Beholding Hope: A review of Jeffrey Levine’s At the Kinnegad Home for the Bewildered

Beholding Hope: A review of Jeffrey Levine’s At the Kinnegad Home for the Bewildered

In At the Kinnegad Home for the Bewildered, Levine begins his cinematic collection with the lifeblood line of the book in the second poem: “we know there is something more.” As he shifts in and out of the domestic and the divine in his poems, we feel a deep longing for kinship and connect with a speaker who is unabashed in his belief in what isn’t wholly known. Sometimes, we are located within a piece of art, and at other times, we are right in the middle of a myth or standing there, cooking in his kitchen.

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The Social Distance Reading Series

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Notes from Isolation

Notes from Isolation

All day I watch boats from the living room window. I do other things, of course, but I always come back to the boats—yachts, skiffs, catamarans. Occasionally, there’s even a dinghy, white or blue, with a small figure aboard, paddling madly.

I used to think there could be nothing lonelier than boating, but these days, I have reconsidered.

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Do-gooders

Do-gooders

Warm, radiant afternoon after days and days of rainy gloom,
the girls bursting with born-again good intention.
“I want to eat more vegetables. Carrots and broccoli and green beans,”
Giulia announces from her car seat.

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Green Mountains Review, based at Northern Vermont University, is an annual, award-winning literary magazine publishing poetry, fiction, creative nonfiction, literary essays, interviews, and book reviews by both well-known writers and promising newcomers.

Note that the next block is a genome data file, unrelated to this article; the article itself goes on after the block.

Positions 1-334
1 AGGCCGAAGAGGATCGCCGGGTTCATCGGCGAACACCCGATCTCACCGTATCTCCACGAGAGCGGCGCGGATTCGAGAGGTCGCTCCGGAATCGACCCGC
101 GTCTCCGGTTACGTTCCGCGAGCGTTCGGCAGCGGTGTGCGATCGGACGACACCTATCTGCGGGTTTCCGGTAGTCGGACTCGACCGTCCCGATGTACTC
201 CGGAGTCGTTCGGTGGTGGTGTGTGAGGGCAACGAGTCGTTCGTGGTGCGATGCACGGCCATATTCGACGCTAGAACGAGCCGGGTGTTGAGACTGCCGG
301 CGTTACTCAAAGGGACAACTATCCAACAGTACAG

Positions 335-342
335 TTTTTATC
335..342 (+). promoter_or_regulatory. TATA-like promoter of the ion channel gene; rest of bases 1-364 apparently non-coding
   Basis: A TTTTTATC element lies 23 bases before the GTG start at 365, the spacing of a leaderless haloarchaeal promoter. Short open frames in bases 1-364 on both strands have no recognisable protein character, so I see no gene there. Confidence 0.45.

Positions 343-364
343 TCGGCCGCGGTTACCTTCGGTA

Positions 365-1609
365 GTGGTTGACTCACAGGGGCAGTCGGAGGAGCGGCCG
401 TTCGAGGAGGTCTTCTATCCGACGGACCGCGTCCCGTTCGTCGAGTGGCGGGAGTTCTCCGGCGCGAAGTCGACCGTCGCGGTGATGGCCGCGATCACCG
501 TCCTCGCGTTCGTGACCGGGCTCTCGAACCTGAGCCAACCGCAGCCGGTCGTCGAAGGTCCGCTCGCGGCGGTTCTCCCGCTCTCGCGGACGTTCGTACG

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Beholding Hope: A review of Jeffrey Levine’s At the Kinnegad Home for the Bewildered

Review of LOST AND FOUND by Andrew Merton

In October of 2013 I received an email from Andrew Merton—a journalist, essayist, poet and professor Emeritus of English at the University of Hampshire. Although he and I were not acquainted, he’d stumbled across one of my poems and reached out to tell me he was intrigued. “I think you may feel a small shock of recognition when you read my own poem, “‘Snow,'” he wrote…

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West End

West End

I dropped my car off for service. It was seven in the morning, and they told me to go get a cup of coffee, that my car would be ready soon.

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Three Poems

Three Poems

It was easy to forgive prostitutes in Mexico, / in Amsterdam. Less easy was the money thrown around / On Avenida Presidente after driving down

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Goat and Spoons

Goat and Spoons

Goat was in her trunk, dying but still kicking. Every so often his hooves thumped against the seat backs then for agonizing minutes he’d lay still again.

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